ABDU’L-BAHA’S AUTOMOBILE stopped in front of 33 East 36th Street in the afternoon on Monday, November 18, 1912. He stepped out onto the damp sidewalk in the chilly winter air, climbed five shallow steps, strolled through the green copper gates, and swept up a second flight past two Assyrian lionesses named Prudence and Felicity, who stood guard in pink Tennessee marble on either side of the carved portico of this Beaux-Arts villa in midtown Manhattan.
The architect of the place, Charles McKim of the firm McKim, Mead & White, had suffered a nervous breakdown over this building — or, at least, over having to accommodate the exacting standards and frequent changes demanded by his client. On other projects McKim might have done as he pleased, but one simply didn’t say no to J. Pierpont Morgan.
Volcanic. Imperious. Dominant. The qualities of the man blaze from the famous portrait that Edward Steichen took of him in 1903. Morgan’s ferocious eyes burn from behind his massive nose, which had been deformed and turned purple by a chronic skin disease. His left hand grasps a dagger — or so it seems from the way the light glints fittingly off the arm of his chair.
Morgan’s powerful physical presence reflected his ubiquitous command over the national economy. Like millions of other Americans, Abdu’l-Baha had never been far from Morgan’s mighty reach. He had sailed to New York on a Morgan ship; walked the evening streets under the glow of Morgan light bulbs; slept in Morgan-owned Pullman cars speeding along Morgan-operated railroads and across bridges made from Morgan steel; had stories printed about him in the Morgan-financed New York Times; sent telegram messages from Western Union stations manned by Morgan employees, over telegraph wires fashioned from Morgan copper; and he had joined New Yorkers as they watched the new Woolworth Building rise on Broadway in 1912 to become the tallest building in the world, constructed by a Morgan civil engineering firm.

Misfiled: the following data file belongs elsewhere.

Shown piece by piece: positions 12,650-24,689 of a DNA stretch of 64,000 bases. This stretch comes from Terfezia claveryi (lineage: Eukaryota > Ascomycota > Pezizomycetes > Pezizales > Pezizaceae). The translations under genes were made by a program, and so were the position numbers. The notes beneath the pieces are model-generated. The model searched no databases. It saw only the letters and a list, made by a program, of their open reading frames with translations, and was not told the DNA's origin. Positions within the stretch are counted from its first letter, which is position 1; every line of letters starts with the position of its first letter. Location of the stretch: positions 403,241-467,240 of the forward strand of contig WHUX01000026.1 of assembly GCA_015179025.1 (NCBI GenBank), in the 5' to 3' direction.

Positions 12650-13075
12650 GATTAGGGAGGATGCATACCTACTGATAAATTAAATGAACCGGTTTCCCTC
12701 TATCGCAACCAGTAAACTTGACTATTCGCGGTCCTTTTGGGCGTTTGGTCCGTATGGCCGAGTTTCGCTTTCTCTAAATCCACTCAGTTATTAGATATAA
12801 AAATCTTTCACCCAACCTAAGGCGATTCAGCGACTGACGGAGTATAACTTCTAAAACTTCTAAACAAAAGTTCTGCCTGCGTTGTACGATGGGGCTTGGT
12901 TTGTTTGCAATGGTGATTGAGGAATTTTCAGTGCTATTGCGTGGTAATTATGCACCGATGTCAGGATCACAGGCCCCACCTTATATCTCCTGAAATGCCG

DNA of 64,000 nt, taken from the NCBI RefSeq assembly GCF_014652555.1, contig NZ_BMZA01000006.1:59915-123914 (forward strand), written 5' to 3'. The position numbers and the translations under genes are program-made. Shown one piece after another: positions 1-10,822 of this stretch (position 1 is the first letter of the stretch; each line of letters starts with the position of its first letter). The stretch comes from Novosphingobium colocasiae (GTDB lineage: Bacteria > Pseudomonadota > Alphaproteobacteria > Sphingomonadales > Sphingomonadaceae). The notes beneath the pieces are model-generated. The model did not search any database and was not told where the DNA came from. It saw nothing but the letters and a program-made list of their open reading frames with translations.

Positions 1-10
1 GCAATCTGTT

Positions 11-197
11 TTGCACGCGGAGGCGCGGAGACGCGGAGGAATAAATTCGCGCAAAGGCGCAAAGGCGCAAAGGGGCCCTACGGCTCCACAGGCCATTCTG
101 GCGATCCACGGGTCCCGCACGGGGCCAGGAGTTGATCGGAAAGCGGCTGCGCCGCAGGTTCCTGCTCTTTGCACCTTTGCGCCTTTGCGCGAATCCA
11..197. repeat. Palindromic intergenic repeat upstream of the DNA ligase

The titan of Wall Street had invited Abdu’l-Baha to visit him this Monday afternoon, here, at his private library. Abdu’l-Baha walked through the main doors into the marble rotunda with an inlaid marble floor. Its domed ceiling featured an oculus, around which Henry Siddons Mowbray had painted mural portraits of Homer, Petrarch, and Dante. To the left the bright red damask walls of Morgan’s plush study beckoned, where Morgan usually received, and intimidated, his guests. But today some urgent business matter had arisen unexpectedly, and Morgan, Abdu’l-Baha found out, wouldn’t be able to come.
Instead, he turned right into the library, a three-storey room with floor-to-ceiling bookcases made from walnut, accessed from rows of balconies. A large Persian rug stretched across the floor and, above the fireplace, an old Renaissance tapestry hung, dominating the wide western wall. Its title: “The Triumph of Avarice.”
Seven years later Alfred Lunt, a New England lawyer, wrote to ask Abdu’l-Baha to explain his outlook on modern economic life. “The essence of the Bahai economic teachings is this,” Abdu’l-Baha wrote back, “that immense riches far beyond what is necessary should not be accumulated.”
Then Abdu’l-Baha discussed Morgan. “For instance, the well-known Morgan who owned a sum of 300 million and was day and night restless and agitated did not partake of the Divine bestowals save a little broth. . . . He invited me to his library and to his home that I may visit the former and have a dinner at his house. I went to the library in order to look at the oriental books but did not go to his house and did not accept his [dinner] invitation. In short, he eagerly desired that I should visit him in the library but meanwhile important financial problems arose which prevented him from being present. . . . Now had he not such an excessive amount of wealth, he might have been able to present himself.”
“This wealth was for him a vicissitude,” Abdu’l-Baha wrote, “and not the cause of comfort.”
The staff laid out the books for Abdu’l-Baha on the viewing tables. Then he wrote and signed a short note in Morgan’s guestbook, a prayer asking for blessings upon the tycoon, and left. In addition to Abdu’l-Baha, his translator, and the Persian Consul of New York who had accompanied them that afternoon, a reporter from the Associated Press had also been present. He found it worthy of a catchy headline, and drafted a wire dispatch, which AP sent out over those same Morgan copper wires the next morning.
“Persian Highbrow Dubs Morgan ‘Some Philanthropist,’” the headline went. “J. P. Morgan,” the reporter wrote, “was written down yesterday as one who had done ‘considerable philanthropy’ when his library in East 36th street was visited by Abdul Baha.”
Read the next article in the 239 Days in America series: Abdu’l-Baha and Andrew Carnegie’s “Gospel of Wealth”
Read the previous article in the 239 Days in America series: An Ethos for a New Age
This article was originally published on November 19, 2012 at 239Days.com, a social media documentary following Abdu’l-Baha’s 1912 journey through North America. © Jonathan Menon, 2012. This article may not be republished without prior written permission. Contact info@239Days.com.